Discovered the galactic 'mammoths' of the young Universe


A scientific team led by researchers from the Center for Astrobiology (CAB, CSIC-INTA) and the Complutense University of Madrid (UCM) has discovered some of the most massive and oldest galaxies in the Universe, based on the data obtained with three of the telescopes. most powerful in the world today: the Spitzer and Hubble space telescopes and the Gran Canarias Telescope. This discovery will serve to improve current models of galactic formation.


According to the so-called hierarchical structure model, the theory most accepted by scientists to explain the large-scale structure of the Universe, the largest and most massive galaxies have been formed from smaller systems that have been fusing slowly but continuously over time, to give rise to galaxies such as the Milky Way or the giant ellipticals and large spirals that we see in our neighborhood.

With the objective of advancing our understanding of galaxy formation and improving the hierarchical model, astrophysicist Belén Alcalde Pampliega, a doctoral student at the UCM, works on her doctoral thesis under the direction of Pablo G. Pérez González, of the Center for Astrobiology , and Guillermo Barro of the University of the Pacific, looking for more massive and oldest galaxies in the Universe. "We have known for years that the hierarchical model has its gaps, and one of the most important is that there are very massive galaxies, too much for that model, which were already formed a long time ago, when the Universe was one third of its age. now, "explains Pérez González.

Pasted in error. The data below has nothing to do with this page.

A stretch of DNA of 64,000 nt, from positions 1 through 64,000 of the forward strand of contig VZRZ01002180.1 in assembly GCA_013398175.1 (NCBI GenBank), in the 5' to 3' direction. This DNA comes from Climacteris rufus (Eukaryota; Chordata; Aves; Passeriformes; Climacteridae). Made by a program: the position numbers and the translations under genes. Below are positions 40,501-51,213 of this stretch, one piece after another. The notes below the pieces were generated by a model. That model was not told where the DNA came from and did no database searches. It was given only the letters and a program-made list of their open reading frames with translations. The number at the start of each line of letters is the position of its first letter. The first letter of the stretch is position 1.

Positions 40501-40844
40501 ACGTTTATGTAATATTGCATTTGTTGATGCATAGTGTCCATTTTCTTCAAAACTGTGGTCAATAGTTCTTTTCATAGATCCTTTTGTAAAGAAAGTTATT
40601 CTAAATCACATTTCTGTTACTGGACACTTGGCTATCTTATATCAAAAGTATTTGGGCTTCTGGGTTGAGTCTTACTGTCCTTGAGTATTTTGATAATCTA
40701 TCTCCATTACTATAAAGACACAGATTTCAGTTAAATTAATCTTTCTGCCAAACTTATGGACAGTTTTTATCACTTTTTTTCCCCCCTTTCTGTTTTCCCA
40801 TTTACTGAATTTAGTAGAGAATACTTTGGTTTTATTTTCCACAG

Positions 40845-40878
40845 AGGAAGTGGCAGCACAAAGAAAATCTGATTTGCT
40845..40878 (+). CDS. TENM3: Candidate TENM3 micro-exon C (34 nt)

The study, which has been published in the journal Astrophysical Journal, reflects the discovery of about thirty massive galaxies, each with more than twice the mass of the Milky Way, and formed in the first 1,500 million years of the Universe, a 10 % of your current age. "The most recent simulations of the formation of galaxies like Illustris or Eagle, based on the hierarchical model, do not have objects like the ones we have discovered, they should not exist," says Mayor Pampliega.

The publication also includes researchers from the Institute of Astrophysics of the Canary Islands, the Autonomous University of Madrid, the University of Pennsylvania, the Università di Padova and the European Space Agency (ESA).


Fuente: UCC-CAB

Fecha: 2019-05-14


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